January 9, 2016
Jefferson Graham, USA Today
Jamie Siminoff came to CES in 2011 and bet $2,000 that a card table at the Consumer Electronics Show could make or break his company. 90,000 dealers later, he tells Jefferson Graham that it was the best business decision ever.
LAS VEGAS – The Consumer Electronics Show has long been the domain of huge brands like Sony, Samsung and LG, but it’s also a place that gives birth to new start-ups.
Can a new company actually make a dent and get seen and heard when exhibiting at a convention with some 3,500 other firms?
Yes, says, Jamie Siminoff, if you’re willing to be very aggressive and fight for attention.
In 2011 he bet $2,000 that he might be able to stop traffic in the least visited area of CES, in the back of the Venetian Hotel, with his then new Ring video bell. He got a card table, and put some product on it, and watched as big-time buyers from Wal-Mart and other top retailers walked by.
He didn’t make the sale then–but he says he laid the foundation and helped build word of mouth.
While CES is a show for professionals, it also attracts folks who are just really interested in the latest technology, he says. “At least half of the people who come here are not here to do business, but just to see what’s new,” Siminoff says. “A huge part of our success has been to tell them our story, and when they go back to their hometowns, and people ask them what to buy, they say, `Get the Ring doorbell.”
The Ring doorbell’s pitch: via Wifi and a companion app, folks can see who’s at the door on their phones, and talk to them from inside the house or miles away.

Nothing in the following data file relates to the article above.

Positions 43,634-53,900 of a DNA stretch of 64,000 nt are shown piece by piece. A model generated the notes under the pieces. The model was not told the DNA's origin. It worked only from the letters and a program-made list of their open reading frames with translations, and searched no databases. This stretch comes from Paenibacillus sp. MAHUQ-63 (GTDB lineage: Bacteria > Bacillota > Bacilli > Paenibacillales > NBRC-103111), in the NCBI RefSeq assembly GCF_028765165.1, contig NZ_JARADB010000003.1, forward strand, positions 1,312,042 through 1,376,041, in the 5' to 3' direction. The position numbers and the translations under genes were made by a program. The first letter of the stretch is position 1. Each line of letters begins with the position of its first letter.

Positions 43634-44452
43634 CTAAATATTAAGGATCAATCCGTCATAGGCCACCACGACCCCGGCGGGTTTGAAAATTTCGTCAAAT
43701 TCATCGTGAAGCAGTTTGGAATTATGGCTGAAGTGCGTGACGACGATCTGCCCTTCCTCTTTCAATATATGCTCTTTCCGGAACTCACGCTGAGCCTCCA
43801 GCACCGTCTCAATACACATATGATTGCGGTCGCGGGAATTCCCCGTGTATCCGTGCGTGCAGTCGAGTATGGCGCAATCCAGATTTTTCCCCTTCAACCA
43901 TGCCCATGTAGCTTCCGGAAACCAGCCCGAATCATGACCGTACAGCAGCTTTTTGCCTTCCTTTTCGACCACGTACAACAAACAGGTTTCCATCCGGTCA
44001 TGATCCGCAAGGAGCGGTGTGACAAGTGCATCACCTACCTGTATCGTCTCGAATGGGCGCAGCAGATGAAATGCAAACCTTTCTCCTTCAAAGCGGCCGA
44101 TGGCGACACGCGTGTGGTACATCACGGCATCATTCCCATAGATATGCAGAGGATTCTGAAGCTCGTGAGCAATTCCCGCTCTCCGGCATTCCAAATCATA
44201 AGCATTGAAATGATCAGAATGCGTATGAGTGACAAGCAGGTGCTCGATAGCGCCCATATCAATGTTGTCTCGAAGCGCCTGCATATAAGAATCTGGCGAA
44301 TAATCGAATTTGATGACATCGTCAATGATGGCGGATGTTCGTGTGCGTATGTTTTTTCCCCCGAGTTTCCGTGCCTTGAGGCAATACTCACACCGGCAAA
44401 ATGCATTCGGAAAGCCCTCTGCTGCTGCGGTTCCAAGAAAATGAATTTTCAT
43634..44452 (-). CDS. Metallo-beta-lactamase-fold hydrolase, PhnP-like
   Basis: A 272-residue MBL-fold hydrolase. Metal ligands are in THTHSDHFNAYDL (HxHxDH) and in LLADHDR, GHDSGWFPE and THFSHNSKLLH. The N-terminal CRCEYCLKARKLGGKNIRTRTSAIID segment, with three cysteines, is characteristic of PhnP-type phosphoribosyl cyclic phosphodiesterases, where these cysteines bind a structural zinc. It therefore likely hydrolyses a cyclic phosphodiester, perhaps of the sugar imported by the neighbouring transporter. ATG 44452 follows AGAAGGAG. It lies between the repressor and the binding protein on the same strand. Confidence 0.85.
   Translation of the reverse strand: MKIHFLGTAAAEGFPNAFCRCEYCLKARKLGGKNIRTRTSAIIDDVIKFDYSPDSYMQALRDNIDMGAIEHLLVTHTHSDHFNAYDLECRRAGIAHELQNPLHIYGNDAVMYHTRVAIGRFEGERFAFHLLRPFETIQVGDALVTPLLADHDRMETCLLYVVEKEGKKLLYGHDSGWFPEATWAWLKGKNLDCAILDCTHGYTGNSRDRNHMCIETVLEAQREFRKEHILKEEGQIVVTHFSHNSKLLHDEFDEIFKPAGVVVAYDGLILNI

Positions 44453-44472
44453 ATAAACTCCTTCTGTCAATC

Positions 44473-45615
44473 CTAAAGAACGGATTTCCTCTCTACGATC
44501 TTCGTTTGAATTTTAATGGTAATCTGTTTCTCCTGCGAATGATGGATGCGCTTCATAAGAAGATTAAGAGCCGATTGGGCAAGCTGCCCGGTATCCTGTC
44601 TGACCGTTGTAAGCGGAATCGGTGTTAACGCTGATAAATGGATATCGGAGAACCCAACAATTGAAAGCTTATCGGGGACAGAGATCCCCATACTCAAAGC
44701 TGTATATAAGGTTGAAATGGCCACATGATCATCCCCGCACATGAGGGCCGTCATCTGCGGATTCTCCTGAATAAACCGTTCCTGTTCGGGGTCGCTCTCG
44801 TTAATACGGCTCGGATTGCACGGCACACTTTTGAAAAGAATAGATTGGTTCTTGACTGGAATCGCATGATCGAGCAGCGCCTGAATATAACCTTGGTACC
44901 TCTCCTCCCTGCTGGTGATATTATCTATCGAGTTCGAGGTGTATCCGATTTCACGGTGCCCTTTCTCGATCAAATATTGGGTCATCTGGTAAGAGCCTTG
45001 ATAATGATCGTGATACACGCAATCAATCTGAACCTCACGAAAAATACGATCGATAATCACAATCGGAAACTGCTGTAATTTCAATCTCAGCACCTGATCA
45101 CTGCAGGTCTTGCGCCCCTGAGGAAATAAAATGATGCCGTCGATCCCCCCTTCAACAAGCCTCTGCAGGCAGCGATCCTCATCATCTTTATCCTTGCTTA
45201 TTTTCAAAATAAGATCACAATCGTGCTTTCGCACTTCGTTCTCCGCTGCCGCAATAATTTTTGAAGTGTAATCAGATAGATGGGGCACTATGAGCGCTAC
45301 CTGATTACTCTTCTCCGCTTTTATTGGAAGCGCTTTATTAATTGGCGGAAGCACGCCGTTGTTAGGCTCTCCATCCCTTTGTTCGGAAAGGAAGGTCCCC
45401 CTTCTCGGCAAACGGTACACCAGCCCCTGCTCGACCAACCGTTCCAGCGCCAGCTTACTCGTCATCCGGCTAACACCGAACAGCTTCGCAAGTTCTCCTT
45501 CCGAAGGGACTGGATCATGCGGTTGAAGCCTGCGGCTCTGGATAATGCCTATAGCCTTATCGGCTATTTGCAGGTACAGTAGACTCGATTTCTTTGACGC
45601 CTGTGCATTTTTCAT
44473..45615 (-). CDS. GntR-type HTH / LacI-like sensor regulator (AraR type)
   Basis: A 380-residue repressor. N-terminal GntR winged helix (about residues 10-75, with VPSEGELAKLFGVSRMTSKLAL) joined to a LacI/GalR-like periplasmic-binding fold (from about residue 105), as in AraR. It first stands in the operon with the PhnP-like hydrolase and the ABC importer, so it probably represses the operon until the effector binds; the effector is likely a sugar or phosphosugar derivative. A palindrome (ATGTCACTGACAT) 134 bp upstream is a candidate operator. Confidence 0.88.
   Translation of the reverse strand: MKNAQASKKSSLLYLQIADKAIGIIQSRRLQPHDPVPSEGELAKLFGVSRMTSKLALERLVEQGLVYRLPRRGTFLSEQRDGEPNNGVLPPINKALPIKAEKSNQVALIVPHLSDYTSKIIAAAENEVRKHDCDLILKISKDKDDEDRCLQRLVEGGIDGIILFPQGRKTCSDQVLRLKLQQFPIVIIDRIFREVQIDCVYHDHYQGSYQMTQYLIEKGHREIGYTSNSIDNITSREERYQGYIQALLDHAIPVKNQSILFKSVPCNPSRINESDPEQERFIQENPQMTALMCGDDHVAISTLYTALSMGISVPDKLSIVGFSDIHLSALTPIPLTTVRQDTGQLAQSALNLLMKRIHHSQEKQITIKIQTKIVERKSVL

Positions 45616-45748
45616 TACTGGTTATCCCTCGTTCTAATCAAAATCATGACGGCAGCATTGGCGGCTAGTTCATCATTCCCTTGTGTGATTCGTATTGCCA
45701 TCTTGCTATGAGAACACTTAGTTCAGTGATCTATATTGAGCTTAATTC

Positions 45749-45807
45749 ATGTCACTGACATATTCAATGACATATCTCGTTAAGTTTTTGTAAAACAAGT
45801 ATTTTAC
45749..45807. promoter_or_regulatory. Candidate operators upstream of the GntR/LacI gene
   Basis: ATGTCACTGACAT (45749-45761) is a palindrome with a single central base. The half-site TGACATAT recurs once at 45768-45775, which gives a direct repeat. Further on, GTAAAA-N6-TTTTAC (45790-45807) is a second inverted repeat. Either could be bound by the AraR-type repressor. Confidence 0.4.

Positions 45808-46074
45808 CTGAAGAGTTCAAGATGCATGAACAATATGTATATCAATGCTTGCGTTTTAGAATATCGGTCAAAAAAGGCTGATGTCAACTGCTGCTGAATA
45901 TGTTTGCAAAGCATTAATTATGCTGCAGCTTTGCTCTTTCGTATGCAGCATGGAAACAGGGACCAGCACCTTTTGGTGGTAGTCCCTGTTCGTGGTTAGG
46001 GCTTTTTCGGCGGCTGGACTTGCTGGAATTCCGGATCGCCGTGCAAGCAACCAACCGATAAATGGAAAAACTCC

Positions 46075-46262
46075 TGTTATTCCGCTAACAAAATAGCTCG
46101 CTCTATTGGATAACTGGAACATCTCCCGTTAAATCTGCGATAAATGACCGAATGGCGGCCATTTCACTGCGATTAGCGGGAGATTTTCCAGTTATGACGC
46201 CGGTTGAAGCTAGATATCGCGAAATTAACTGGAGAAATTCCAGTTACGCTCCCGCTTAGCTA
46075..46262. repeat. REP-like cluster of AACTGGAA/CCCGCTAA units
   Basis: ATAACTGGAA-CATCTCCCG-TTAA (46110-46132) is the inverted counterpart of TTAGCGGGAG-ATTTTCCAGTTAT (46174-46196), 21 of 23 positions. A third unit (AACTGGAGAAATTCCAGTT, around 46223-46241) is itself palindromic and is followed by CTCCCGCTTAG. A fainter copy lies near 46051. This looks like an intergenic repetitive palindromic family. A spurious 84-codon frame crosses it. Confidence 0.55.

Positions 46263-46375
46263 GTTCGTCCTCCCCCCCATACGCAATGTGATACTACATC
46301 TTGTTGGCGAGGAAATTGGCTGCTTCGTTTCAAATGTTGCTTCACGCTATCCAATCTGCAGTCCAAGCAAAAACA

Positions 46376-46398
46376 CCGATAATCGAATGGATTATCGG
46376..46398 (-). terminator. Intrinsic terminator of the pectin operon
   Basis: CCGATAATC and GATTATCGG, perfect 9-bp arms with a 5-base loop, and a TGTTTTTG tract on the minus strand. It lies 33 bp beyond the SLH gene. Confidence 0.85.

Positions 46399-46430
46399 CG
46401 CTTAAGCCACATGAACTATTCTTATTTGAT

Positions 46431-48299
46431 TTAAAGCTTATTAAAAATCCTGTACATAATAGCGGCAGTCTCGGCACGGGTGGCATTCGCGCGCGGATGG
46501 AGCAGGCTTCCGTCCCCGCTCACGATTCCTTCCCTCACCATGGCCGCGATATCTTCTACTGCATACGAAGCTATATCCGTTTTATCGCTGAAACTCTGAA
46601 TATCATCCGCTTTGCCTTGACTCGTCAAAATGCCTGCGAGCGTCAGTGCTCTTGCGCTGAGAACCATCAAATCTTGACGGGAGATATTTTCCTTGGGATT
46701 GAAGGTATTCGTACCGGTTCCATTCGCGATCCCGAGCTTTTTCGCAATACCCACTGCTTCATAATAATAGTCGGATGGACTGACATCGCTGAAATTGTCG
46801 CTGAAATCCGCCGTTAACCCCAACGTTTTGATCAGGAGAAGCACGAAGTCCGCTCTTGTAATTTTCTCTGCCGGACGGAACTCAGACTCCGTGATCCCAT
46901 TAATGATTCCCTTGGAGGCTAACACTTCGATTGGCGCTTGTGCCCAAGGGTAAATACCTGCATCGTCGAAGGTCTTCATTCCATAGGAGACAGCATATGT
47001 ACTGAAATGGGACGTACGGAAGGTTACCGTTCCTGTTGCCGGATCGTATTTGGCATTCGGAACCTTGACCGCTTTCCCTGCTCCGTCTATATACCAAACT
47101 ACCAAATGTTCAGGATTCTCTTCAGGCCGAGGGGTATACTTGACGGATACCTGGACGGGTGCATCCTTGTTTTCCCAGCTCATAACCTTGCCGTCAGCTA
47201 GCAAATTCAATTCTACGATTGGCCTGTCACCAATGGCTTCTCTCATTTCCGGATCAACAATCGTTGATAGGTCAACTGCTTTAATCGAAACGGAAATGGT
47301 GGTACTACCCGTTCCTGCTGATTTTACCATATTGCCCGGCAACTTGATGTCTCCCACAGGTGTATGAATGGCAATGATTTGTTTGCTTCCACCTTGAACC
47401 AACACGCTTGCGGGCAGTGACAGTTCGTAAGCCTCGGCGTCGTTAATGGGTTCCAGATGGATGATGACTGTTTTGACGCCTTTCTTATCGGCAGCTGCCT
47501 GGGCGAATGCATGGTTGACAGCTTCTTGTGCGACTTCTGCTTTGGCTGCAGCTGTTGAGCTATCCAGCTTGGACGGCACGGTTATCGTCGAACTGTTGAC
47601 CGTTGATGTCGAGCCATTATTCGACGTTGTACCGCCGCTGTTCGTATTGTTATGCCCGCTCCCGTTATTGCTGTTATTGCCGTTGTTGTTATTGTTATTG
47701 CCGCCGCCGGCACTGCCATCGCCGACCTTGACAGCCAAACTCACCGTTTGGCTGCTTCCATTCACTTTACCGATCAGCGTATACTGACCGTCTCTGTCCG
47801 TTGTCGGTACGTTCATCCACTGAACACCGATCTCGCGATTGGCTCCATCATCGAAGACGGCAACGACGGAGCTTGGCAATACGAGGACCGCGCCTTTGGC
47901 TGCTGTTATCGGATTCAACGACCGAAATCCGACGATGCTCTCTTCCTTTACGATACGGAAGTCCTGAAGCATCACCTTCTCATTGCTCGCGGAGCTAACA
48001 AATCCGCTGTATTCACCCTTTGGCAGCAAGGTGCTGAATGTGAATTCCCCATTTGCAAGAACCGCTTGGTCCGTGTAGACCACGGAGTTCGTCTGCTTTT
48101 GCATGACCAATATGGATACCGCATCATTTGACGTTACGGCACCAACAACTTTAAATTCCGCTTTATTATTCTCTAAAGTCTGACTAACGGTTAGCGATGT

Siminoff won’t reveal sales figures, but does say he went from being stocked in 0 stores to over 9,500 today, including top stores like Lowe’s, Best Buy, Target and Walmart.
He just released his second product, the Ring Stick-up Cam, a $200 portable alarm wifi camera that he says is the first to offer two-way talking. (The idea is that if you see someone suspicious lurking outside your home, via the camera, you can announce, “Hey, get out of there,” and scare him or her to run away. Like the doorbell, the monitoring of the home can be done from within the home or remotely.
Ring is now backed by $39 million in venture capital, including Shea Ventures, American Family Insurance and Virgin’s Sir Richard Branson, all of which came after establishing himself at CES, says Siminoff.
This week at the CES, Siminoff built a big house in the form of a booth to show the security camera and doorbell in action. And while he contends that CES is still the best place for a new tech company to be discovered, he admits that few of his colleagues that he exhibited with in 2011 are still around.
“There’s a lot of carnage,” he says. “It’s like the gold rush. Of the people who were around us, maybe only about 10% are still around. Most are probably dead at this point.”
His advice, for staying alive. “You’ve got to be a guerilla when you’re young,” he says. “You’ve got to really fight. Business is about working hard and getting lucky.”
Follow Jefferson Graham on Twitter, @jeffersongraham.